Welcome to Bespoke Brunch Reads, our Saturday morning summary of interesting things we’re reading this week. The links are mostly market related, but there will be some other interesting subjects covered as well.  The links are in no particular order.  We hope you enjoy the food for thought as a supplement to the research we provide you during the week.

Not Just Teens: Fewer Americans of All Ages Have Driver’s Licenses by Jake Holmes (Automobile Mag)

The demise of the young driver is a popular narrative but it’s not just Millennials that are getting behind the wheel at lower rates. [Link]

Paris’ Monumental Suburban Housing Projects Challenge Ideas About How the French Live by Kristin Hoehendel (Slate)

This is more about pictures than words but still has some interesting details on the architectural response to France’s pressing need for housing, much of which is provided for migrants. [Link]

Why this subprime lender funds loans through the Cayman Island by Kadhim Shubber (FT Alphaville)

We continue to watch Shubber’s series on the FT blog closely as it’s an excellent view into new forms of consumer lending that are gaining growing importance within the financial system. [Link, registration required]

Toss a Derivatives Grenade Into Portugal’s Bond Mess by Mark Gilbert (Bloomberg View)

A nice overview over the mess in Portuguese bank debt and how it’s playing out in the CDS market; definitely worth a read as an update on European financial system dysfunction. [Link]

Efficient Bailouts? by Javier Bianchi (Minneapolis Fed)

In this entertaining research paper, the author makes the case that massive, systemic bailouts are actually efficient, but that small, targeted relief for financial institutions creates significant risks; this view is controversial to be sure! [Link]

Process Amidst the Panic by Conor Sen (New River Investments)

With the chaos under way last week and this week, it was easy for investors to lose track of their edge; Conor writes a nice post describing this issue. [Link]

Fed’s Unexpected Partner to Manage Rates: Foreign Central Banks by Matthew Boesler (Bloomberg News)

A helpful walk through of a money market dynamic that’s made it easier for the FOMC to keep money market rates above the floor it set last December. [Link]

Canaries in the coalmine: markets out of sync with the US economy by Johnny Bo Jakobsen (Nordea)

Excellent overview of the disconnect that appears to have developed between stock, bond, and FX markets versus the actual economic data that’s been released recently. [Link]

6 Tips for Investors When the Stock Market Tumbles by Ron Lieber (NYT)

A quick and easy refresh of some very helpful advice that will help any investor over the long term. [Link, soft paywall]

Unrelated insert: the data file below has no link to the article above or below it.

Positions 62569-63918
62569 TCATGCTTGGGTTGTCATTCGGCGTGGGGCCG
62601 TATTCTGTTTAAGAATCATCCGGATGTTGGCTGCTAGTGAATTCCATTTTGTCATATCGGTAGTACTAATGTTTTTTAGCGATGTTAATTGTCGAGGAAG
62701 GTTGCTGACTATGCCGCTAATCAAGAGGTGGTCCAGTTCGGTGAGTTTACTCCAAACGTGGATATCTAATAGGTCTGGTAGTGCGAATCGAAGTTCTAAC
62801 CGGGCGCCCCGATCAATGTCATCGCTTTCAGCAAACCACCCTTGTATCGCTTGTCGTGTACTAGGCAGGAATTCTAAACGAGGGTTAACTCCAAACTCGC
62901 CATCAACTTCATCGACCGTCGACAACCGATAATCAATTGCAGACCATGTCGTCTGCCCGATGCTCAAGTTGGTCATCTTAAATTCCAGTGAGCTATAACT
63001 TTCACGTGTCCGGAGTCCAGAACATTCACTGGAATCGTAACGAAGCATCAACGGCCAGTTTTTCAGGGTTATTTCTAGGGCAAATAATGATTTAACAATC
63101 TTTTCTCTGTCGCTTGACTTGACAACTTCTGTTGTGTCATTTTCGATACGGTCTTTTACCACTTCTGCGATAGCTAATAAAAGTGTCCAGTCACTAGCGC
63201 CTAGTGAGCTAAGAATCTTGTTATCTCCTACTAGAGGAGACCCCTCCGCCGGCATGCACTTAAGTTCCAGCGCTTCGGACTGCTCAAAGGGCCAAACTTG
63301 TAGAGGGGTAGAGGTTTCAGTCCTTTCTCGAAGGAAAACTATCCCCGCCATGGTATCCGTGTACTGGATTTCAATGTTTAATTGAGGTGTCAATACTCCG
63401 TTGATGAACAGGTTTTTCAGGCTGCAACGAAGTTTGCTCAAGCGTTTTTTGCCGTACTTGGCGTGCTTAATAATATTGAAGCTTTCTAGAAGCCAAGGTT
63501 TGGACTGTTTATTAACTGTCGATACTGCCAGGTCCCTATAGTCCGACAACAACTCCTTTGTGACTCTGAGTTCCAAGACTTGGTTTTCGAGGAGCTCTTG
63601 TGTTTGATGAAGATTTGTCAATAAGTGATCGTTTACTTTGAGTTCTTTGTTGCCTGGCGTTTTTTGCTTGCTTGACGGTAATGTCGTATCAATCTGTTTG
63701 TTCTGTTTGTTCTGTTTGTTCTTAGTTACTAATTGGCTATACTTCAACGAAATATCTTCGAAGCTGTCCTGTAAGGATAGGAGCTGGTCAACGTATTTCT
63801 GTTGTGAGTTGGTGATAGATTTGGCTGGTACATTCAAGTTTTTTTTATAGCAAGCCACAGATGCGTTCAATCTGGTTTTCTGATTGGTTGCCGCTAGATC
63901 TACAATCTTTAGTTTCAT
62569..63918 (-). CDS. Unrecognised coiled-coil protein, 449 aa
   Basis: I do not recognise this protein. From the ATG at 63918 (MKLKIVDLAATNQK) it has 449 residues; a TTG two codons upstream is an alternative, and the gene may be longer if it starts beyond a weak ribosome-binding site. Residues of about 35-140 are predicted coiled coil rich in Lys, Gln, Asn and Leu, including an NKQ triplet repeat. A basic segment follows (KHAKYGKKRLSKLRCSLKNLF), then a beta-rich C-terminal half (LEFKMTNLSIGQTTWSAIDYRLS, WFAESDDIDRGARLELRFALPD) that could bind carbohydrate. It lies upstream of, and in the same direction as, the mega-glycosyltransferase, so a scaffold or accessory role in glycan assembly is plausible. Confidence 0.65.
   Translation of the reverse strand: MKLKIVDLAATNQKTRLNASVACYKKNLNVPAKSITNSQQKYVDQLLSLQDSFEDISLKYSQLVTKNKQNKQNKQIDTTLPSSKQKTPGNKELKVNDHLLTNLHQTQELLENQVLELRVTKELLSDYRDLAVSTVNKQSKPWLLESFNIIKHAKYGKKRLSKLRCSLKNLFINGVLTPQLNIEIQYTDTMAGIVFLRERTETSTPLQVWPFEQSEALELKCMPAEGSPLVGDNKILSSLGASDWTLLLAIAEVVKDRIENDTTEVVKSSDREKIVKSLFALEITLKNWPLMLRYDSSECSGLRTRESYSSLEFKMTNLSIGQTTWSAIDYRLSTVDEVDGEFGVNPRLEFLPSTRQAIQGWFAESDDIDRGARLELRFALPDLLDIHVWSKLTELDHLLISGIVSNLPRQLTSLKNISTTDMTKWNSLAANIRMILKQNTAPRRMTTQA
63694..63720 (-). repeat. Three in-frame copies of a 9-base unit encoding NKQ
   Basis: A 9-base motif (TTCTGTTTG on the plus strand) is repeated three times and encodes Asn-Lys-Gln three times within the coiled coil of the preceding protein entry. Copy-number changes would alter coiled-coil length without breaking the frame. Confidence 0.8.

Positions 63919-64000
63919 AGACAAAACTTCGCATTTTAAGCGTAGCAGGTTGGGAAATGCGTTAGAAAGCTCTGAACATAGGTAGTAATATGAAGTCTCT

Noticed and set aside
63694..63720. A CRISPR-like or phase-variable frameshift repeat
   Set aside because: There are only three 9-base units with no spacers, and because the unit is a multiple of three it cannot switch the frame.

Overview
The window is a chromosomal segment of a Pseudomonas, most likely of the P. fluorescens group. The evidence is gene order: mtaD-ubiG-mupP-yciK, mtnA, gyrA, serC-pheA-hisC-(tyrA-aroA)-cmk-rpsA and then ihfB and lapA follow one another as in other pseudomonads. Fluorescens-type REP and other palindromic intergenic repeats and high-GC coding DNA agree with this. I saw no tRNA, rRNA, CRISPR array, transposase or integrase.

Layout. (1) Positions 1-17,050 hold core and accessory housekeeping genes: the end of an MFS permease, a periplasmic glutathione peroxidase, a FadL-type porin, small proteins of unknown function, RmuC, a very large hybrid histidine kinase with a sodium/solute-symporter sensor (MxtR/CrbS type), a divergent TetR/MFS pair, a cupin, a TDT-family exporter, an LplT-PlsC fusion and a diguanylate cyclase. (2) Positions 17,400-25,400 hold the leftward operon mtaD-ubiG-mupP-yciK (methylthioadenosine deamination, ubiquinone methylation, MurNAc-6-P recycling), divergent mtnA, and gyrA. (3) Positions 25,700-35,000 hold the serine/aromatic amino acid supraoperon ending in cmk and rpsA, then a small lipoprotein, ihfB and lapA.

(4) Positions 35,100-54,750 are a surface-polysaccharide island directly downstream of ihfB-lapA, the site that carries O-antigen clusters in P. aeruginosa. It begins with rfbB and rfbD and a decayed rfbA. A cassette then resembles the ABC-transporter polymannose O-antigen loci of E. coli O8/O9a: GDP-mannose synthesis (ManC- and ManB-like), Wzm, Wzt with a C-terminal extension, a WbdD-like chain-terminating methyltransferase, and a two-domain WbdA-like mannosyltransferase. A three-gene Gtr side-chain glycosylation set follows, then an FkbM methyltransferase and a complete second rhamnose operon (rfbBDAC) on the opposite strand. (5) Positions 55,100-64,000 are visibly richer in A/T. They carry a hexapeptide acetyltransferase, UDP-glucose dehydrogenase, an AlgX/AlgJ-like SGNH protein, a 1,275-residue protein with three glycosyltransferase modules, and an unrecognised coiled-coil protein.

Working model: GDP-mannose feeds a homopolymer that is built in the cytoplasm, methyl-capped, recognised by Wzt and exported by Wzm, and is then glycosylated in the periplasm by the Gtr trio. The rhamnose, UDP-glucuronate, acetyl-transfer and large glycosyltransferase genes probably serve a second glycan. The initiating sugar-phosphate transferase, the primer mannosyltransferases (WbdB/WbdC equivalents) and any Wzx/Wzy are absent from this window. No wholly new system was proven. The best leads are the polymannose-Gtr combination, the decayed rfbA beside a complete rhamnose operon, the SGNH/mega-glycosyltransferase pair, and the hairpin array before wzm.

Seeking Ranchland in Texas, Where Wealth Is Measured in Acres by Sarah Max (NYT Dealbook)

A new private equity fund is hunting for open acres: “When you make your giant hit down here, you buy a ranch and a jet.” [Link]

Google Paid Apple $1 Billion to Keep Search Bar on iPhone by Joel Roseblatt and Adam Satariano (Bloomberg Business)

New documents filed in a lawsuit indicate a monster 10 figure price tag to keep your iPhone pointed at Google’s servers whenever you swipe left and want to look for information. [Link]

Another bite taken out of Apple’s status by Tom Braithwaite (FT)

When measuring the total value of financial liabilities less cash (also known as enterprise value), Apple is now second to Alphabet (née Google) in terms of total value; Apple still leads in market cap though. [Link, paywall]

Canadians Are Going Loonie on Social Media About Skyrocketing Grocery Bills by Luke Kawa (Bloomberg News)

We’ll admit to missing this last week and boy was that a mistake; a hilariously Canadian walk-through of the downsides to an almost egregiously weak currency. [Link]

Jeff Bezos flies Jason Rezaian home on private jet by Brian Stelter (CNN)

A heartwarming story about the personal involvement the Amazon CEO and Washington Post owner took in the return of a freed prisoner (and WaPo journalist) to the United States. [Link]

Young Americans Are Turning Into $15-a-Bottle Wine Snobs by Thomas Buckley

The strongest growing segments of the wine market are the pricier stuff, while Two Buck Chuck and other cheap bottles that go for less than $3 each are the only segment shrinking. [Link]

COLUMN – “Notional Stocks” stir controversy about oil data by John Kemp (Reuters)

A nice overview of the history of oil stock analysis, which may seem like a fairly straightforward process but has in fact proven to be anything but. [Link]

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